Fisk's New President Says He's Up To The Challenge - NewsChannel5.com | Nashville News, Weather & Sports

Fisk's New President Says He's Up To The Challenge

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NASHVILLE, Tenn. - Fisk University's new President has only been on the job for four days and the honeymoon is already over. That's because lingering financial woes could threaten the school's accreditation and ultimately its future.

The routine walk to class for Fisk University students is a walk through history.

"The history and the visions and the goals of Fisk are what really brought me here," Freshman Necho Hopkins said.

It's a history steeped in a tradition of overcoming the odds. But the constant financial problems are now putting the future of the oldest college in Nashville at risk.

"I understood all along that there was going to be challenges but I think those challenges are well worth the effort," Dr. James Williams, the new President of Fisk said. He started on February 1st becoming the 15th President in the school's history.

"There's no way we can just let this place go and somebody has to do the job."

A job that may literally involve saving the University as its accreditation status is in jeopardy.

Last December the Southern Association of Colleges and Schools placed Fisk on continued probation, giving them one last year to address financial issues. When accreditation is reconsidered later this year the options will be to either remove Fisk from probation or revoke accreditation all together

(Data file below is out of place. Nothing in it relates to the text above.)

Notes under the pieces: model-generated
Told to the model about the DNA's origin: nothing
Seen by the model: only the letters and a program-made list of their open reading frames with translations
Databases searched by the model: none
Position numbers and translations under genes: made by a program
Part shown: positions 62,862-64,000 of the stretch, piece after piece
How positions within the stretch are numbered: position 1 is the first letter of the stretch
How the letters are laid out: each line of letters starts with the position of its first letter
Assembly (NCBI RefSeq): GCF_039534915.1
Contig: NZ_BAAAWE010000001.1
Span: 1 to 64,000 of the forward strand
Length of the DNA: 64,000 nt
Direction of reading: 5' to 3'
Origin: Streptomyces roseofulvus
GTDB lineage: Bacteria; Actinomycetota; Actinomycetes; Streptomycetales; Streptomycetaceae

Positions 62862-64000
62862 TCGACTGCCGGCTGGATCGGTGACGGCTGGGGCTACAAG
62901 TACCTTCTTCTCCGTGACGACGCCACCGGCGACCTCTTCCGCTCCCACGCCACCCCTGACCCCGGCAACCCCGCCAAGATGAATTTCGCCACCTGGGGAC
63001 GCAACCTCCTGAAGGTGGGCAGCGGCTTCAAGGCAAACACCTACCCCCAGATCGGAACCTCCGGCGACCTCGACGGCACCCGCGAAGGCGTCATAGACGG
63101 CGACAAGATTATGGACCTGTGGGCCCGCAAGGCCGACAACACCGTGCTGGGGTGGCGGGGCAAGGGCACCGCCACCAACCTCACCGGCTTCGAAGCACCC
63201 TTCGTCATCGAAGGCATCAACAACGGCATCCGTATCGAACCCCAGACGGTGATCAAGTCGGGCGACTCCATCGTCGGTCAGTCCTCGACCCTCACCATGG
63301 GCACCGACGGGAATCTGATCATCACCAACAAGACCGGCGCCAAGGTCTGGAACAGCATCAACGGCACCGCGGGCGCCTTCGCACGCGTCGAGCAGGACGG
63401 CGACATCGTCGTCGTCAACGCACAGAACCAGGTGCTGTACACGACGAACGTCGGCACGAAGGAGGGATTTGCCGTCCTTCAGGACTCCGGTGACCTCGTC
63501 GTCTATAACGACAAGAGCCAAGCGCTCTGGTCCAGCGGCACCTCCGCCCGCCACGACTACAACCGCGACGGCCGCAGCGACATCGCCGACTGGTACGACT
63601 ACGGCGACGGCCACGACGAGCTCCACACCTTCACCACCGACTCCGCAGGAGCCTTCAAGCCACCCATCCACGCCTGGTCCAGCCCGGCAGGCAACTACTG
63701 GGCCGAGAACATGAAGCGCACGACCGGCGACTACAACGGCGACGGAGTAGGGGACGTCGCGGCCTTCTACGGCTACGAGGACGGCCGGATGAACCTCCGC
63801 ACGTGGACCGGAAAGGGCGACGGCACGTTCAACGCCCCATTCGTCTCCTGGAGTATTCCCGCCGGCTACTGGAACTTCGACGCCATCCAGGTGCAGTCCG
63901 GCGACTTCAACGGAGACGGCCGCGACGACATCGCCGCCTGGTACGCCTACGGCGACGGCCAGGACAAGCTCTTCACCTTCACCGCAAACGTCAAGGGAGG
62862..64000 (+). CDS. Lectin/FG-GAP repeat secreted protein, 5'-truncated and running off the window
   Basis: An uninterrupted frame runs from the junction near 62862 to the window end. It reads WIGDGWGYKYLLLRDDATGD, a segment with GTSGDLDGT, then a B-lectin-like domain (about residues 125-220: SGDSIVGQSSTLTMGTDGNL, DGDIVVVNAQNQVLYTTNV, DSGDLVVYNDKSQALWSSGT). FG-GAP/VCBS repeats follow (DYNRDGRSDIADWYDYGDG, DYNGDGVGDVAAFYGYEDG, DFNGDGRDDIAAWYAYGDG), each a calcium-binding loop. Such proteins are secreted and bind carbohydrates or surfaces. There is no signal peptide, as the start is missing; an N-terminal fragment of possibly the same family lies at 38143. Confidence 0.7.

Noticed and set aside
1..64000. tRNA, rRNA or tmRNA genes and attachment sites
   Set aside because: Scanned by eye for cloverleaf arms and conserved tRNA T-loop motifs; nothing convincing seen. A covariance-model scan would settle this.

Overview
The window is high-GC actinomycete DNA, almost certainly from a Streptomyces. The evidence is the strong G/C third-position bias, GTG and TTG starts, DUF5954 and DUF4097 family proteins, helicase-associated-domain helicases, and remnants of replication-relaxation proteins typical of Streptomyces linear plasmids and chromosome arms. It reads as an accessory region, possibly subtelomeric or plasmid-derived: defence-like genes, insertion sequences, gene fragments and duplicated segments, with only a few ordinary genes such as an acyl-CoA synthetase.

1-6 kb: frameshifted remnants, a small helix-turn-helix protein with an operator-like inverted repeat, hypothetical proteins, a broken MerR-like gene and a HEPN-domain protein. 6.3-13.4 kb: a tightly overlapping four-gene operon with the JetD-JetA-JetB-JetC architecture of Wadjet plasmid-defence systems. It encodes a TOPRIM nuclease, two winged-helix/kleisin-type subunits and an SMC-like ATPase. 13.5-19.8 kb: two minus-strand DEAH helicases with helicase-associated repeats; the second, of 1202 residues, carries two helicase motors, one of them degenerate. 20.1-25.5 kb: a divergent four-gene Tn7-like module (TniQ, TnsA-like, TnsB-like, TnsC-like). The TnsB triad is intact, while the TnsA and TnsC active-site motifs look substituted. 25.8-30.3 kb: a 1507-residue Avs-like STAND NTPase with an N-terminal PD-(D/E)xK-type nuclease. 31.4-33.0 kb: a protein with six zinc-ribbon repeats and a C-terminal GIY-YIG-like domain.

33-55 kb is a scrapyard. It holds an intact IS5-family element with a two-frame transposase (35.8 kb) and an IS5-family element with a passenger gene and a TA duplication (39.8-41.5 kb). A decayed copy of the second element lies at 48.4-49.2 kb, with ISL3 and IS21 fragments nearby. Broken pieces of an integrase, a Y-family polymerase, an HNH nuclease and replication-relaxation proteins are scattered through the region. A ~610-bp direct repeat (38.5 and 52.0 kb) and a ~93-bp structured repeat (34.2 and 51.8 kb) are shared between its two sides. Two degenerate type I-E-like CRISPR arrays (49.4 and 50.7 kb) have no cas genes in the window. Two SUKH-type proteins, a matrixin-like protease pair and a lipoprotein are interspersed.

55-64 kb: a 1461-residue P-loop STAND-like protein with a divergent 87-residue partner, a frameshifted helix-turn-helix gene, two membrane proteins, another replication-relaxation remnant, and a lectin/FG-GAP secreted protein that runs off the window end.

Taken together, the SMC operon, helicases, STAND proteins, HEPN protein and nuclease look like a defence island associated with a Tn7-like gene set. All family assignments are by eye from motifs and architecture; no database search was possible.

"It's like the chicken and egg in many instances, because in order to get some of those fiscal issues addressed we also have to grow the student enrollment," Dr. Williams said.

Enrollment currently stands at 620 students, up from last year but down from 814 students in 2007.

"We want to make sure we bring in students who are academically capable, respectful and mature," Junior Gabrielle Ridley said about the idea.

Dr. Williams is intent on making the University more attractive to prospective students both aesthetically and in what it offers, so students can meet the demands of the workforce.

"He wants to make a bunch of changes and I always look forward to change," Hopkins said.

The future of Fisk rests squarely on the leadership Williams is able to provide.

"I felt the pressure all along and I knew what I was getting into," he said.

Williams is confident that he's up to the challenge.

"This new era for Fisk is now."

 

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